Attacking Azure, Azure AD, and Introducing PowerZure
Over the past decade, Azure’s presence in businesses has grown significantly as new features and support were added to Azure. The purpose of this article is to cover three main points:
- Explain the components of Azure and how they fit into a modern IT environment.
- Explain how certain things within Azure can be leveraged from an offensive perspective.
- Introduce the PowerZure project and explain how it helps offensive operations against Azure.
Azure was released in 2010 as “Windows Azure” and was renamed “Microsoft Azure” in 2014 to imply that Azure covers more than just Windows products, as well as the major addition of Azure Resource Manager (Azure RM) and Azure Active Directory (Azure AD). It started as Platforms as a Service (PaaS) to spin up Virtual Machines (VMs), Storage, WebApps, and SQL Databases but has now evolved into Infrastructure as a Service (IaaS), as well as Software as a Service (SaaS), offering over 600 services.
Current implementations of Azure often involve using several components shown above, which will be highlighted.
Azure’s architecture is complicated as there are several components. There are a few components that are essential to understand as they are commonly used within businesses.
This represents the Azure global account. It’s the unique identity that the business owns and allows access to subscriptions, tenants, and services.
Tenants are instances of Azure for the Enterprise. An Enterprise can have multiple tenants. This is often seen in companies that are geographically separated or subsidiaries. Access to one tenant in an enterprise does not give access to another tenant. An analogy is that tenants are similar to Forests in Active Directory, where trusts can be established (within Azure AD), but that is not default and must be configured.
Subscriptions are how you gain access to Azure services (Azure itself, Azure AD, Storage, etc). Subscriptions are often broken out into uses for the businesses, e.g. a subscription for production web apps, another subscription for development web apps, etc.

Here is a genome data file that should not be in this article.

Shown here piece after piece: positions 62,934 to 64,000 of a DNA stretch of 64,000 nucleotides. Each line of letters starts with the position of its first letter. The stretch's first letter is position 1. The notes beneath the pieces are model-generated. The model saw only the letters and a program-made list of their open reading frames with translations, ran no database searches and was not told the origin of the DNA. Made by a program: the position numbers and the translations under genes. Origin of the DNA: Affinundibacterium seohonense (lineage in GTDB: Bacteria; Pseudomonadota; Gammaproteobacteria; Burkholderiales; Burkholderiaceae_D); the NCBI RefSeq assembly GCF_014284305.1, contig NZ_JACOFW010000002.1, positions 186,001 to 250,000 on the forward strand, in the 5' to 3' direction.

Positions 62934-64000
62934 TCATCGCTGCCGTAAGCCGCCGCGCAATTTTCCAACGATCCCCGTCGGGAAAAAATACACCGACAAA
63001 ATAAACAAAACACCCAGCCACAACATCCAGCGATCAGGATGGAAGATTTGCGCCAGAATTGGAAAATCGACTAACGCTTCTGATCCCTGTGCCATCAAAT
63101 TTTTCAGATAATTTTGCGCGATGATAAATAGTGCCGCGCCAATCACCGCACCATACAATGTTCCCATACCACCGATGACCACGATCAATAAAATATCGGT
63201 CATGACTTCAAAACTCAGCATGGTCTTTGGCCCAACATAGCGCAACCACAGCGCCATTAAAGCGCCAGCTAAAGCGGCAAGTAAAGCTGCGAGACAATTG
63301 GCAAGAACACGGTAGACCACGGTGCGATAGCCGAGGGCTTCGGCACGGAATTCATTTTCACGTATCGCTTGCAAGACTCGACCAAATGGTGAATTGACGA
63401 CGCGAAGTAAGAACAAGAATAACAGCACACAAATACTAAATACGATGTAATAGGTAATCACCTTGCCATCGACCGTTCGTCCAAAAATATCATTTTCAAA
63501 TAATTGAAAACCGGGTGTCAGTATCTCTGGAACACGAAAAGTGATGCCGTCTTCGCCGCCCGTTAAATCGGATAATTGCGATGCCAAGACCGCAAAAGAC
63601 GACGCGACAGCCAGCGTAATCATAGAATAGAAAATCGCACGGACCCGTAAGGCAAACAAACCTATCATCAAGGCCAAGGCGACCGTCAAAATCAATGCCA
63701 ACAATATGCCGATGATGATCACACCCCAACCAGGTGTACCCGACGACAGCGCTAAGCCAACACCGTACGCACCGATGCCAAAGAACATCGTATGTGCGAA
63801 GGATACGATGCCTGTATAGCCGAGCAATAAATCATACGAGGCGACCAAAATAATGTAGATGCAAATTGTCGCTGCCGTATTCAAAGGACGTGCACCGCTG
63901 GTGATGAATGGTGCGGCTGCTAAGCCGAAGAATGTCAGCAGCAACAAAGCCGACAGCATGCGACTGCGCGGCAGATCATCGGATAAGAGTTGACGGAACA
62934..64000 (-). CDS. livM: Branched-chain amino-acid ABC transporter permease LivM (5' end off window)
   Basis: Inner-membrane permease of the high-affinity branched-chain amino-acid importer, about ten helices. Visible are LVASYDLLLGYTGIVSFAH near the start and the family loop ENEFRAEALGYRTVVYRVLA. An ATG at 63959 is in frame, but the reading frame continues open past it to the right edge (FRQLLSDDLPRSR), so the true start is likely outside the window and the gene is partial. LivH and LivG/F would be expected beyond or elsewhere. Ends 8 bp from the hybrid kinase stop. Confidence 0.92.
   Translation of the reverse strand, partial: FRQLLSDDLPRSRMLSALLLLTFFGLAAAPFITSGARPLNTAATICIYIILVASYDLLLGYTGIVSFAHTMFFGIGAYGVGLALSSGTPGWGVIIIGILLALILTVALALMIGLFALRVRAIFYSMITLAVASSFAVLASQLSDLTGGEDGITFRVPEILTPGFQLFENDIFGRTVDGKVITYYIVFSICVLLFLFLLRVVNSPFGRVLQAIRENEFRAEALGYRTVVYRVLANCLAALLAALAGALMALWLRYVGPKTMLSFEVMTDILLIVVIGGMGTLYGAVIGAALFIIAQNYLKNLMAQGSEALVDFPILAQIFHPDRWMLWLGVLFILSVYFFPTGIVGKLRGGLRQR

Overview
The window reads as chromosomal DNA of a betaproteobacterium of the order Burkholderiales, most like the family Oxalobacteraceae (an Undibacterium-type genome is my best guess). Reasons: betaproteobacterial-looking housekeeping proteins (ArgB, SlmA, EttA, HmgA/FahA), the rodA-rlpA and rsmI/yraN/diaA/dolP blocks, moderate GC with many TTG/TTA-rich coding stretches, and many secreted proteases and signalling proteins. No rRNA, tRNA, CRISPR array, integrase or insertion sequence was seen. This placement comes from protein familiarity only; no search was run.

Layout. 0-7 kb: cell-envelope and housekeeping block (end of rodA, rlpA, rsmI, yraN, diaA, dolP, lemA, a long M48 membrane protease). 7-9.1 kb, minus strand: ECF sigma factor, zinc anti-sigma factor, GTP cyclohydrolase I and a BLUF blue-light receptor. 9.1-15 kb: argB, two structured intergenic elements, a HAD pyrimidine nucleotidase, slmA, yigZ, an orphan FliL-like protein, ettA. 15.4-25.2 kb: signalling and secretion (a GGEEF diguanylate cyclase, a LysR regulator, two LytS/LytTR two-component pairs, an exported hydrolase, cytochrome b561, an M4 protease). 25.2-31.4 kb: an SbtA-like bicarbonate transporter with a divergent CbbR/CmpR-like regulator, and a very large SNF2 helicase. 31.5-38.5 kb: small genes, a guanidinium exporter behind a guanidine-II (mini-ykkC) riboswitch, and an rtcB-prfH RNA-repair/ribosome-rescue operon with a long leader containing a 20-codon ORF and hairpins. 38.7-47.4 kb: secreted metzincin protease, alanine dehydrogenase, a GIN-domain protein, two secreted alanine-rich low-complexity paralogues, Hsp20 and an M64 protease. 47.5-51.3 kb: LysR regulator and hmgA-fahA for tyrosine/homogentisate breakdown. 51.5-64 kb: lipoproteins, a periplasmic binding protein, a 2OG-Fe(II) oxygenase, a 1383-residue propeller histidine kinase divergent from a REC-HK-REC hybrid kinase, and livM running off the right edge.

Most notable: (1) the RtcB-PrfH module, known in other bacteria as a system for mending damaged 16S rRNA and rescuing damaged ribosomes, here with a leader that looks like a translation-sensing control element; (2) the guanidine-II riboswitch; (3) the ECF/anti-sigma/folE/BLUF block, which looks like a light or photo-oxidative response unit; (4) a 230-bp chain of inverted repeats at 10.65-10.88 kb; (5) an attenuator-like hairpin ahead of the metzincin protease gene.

Resources are the specific application, such as SQL servers, SQL DBs, virtual networks, run-books, accounts, etc.
Resource groups are the containers that house the resources. Business will often have multiple resource groups depending on their usage of the resource.
Runbooks are part of the Azure Automation service and support scripting languages PowerShell and Python (2.7). These allow for automation of operations within Azure, e.g. start-up of multiple virtual machines at once. There are possible attack vectors within Runbooks that are covered later.
Azure Active Directory
Azure Active Directory (Azure AD) is directory services in the cloud. There are many differences between it and on-premise AD, which is also covered later.
Azure AD Connect
Azure AD connect is the tools that actually connects on-premise with Azure AD. It has features such as hash synchronization and federation (between Tenants) to link to on-premise AD.
An Azure service principal is a security identity used by user-created apps, services, and automation tools to access specific Azure resources. Think of it as a ‘user identity’ (login and password or certificate) with a specific role, and tightly controlled permissions to access your resources. It only needs to be able to do specific things, unlike a general user identity. It improves security if you only grant it the minimum permissions level needed to perform its management tasks. For example, an organization can assign its deployment scripts to run authenticated as a service principal.